New Zealand's free trade vision includes China
Island nation seeks to shape Asia-Pacific commerce rules to its benefit
KAORI TAKAHASHI, Nikkei staff writer
TOKYO -- New Zealand is renegotiating its free trade agreement with China as part of a larger strategy of helping steer the creation of favorable rules for commerce in the Asia-Pacific region.
During his visit to Japan on Wednesday, Prime Minister Bill English recommitted New Zealand to implementing an 11-member Trans-Pacific Partnership trading bloc without the U.S. The TPP includes countries with which New Zealand lacks bilateral trade deals, such as Japan.
But New Zealand is also drawing closer to China. The two nations struck a deal in March to expand Chinese imports of meat from the island country. New Zealand also became the first Western developed nation to sign a cooperation agreement on China's Belt and Road infrastructure initiative.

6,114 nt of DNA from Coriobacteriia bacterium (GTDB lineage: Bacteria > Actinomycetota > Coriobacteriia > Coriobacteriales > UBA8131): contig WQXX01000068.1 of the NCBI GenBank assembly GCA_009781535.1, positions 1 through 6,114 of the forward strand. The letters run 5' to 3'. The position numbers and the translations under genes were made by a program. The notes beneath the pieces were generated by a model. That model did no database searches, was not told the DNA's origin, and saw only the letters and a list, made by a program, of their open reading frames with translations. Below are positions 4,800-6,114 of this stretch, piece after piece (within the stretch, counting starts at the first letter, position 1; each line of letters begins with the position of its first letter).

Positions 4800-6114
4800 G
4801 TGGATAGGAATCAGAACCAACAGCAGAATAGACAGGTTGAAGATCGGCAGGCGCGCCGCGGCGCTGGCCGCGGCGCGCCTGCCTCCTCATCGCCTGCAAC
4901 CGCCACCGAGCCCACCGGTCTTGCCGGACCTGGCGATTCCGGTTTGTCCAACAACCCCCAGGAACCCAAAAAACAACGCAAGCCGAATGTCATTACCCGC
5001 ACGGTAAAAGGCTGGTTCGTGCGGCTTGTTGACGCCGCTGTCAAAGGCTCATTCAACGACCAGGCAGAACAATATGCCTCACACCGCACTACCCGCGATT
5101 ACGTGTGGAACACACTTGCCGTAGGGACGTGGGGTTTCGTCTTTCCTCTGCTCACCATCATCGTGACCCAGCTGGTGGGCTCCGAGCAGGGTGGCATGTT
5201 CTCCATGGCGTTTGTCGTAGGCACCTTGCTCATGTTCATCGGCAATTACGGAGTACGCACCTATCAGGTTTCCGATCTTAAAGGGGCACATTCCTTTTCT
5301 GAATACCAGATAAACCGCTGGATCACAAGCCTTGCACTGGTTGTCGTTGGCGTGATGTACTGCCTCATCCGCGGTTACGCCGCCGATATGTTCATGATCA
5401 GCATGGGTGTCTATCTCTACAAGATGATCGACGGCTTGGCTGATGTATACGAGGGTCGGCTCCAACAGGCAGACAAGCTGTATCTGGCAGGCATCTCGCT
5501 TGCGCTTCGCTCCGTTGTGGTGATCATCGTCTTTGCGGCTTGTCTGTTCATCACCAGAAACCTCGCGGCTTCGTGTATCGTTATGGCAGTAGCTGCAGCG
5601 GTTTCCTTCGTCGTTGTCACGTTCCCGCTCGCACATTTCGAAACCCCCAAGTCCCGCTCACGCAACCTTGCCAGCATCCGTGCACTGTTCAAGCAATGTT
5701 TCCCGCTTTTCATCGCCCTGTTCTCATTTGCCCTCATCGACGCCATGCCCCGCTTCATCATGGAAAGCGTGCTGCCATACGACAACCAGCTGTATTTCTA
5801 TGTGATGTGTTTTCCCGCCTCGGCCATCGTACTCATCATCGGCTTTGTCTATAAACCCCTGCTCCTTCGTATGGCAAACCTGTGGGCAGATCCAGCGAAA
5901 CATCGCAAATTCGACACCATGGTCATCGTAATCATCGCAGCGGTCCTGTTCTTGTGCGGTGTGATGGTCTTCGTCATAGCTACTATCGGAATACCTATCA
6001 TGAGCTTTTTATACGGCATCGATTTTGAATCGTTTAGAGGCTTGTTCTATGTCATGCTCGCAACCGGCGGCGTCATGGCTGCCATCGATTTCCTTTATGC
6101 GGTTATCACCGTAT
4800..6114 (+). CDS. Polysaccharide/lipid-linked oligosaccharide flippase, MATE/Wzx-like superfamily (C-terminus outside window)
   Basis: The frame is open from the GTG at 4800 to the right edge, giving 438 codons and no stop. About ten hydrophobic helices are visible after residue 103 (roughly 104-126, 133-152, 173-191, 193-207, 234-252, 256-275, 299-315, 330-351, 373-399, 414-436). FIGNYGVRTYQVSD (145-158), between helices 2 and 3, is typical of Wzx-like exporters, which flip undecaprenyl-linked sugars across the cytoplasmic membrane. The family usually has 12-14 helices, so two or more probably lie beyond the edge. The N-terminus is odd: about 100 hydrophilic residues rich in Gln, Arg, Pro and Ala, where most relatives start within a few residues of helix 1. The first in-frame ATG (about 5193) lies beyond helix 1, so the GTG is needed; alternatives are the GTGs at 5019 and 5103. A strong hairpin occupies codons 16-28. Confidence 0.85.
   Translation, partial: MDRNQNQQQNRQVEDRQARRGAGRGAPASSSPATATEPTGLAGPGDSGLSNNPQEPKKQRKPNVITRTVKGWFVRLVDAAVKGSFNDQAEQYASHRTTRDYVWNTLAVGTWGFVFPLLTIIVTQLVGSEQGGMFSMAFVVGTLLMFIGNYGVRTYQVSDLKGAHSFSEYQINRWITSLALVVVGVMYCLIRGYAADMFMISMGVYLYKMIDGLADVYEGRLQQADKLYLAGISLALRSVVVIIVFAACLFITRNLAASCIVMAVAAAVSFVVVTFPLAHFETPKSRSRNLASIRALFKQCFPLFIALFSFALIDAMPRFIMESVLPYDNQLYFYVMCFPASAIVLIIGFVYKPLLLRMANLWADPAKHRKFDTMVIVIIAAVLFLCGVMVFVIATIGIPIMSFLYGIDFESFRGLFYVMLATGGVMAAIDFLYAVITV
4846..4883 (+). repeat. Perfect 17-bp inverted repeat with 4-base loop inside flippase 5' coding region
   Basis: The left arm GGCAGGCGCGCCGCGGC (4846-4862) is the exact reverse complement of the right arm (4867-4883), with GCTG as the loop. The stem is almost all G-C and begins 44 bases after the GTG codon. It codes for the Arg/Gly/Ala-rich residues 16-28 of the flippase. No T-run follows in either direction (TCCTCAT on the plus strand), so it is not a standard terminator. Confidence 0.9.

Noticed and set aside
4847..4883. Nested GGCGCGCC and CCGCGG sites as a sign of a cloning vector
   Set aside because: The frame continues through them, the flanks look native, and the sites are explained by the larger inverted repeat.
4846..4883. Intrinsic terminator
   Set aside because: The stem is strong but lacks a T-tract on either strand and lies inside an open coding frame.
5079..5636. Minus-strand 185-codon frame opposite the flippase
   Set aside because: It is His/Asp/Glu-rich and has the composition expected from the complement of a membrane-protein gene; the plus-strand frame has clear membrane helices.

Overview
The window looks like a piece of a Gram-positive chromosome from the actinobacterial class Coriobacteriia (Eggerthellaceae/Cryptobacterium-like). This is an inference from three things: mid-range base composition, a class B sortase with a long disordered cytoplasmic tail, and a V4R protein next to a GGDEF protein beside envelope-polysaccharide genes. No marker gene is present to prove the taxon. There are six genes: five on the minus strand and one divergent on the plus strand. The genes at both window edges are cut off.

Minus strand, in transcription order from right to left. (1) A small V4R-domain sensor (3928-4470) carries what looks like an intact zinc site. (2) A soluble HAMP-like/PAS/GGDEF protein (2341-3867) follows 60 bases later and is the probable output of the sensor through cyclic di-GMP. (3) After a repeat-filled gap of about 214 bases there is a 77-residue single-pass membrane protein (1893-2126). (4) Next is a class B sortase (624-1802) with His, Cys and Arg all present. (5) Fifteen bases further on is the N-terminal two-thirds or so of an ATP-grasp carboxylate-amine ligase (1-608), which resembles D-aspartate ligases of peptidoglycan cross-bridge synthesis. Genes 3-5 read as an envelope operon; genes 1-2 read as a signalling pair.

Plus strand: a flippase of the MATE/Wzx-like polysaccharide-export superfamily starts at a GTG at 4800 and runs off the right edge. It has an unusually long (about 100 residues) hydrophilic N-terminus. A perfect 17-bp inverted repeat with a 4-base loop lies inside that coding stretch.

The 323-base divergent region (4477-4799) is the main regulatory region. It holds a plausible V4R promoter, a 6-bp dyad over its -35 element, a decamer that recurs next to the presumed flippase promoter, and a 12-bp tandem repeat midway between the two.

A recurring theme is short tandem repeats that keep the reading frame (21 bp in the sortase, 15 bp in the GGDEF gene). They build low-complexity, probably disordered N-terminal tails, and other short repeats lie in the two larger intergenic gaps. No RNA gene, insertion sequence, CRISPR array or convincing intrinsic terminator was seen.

The two governments began talks on an enhanced free trade agreement last month.
"One of the reasons for the upgrade was because the volume of trade was much greater than we expected at the time of signing the agreement in 2008," English told The Nikkei in an interview here Wednesday.
New Zealand is pursuing the TPP, a trade deal with the European Union and an enhanced one with China all at the same time because it is important for Wellington "to make sure we have the capacity to be trading as much as possible."
In March, New Zealand set a target of expanding the value of goods exports covered by free trade deals from 53% of the total to 90% by 2030. The country also seeks to update a trade agreement with the Association of South East Asian Nations toward that aim.
As for the possibility that pursuing greater trade with China could lead to delicate political issues, English struck a pragmatic tone.
"China runs a different system than ours, and trade is a way of connecting with them that's proven to be positive and successful," he said.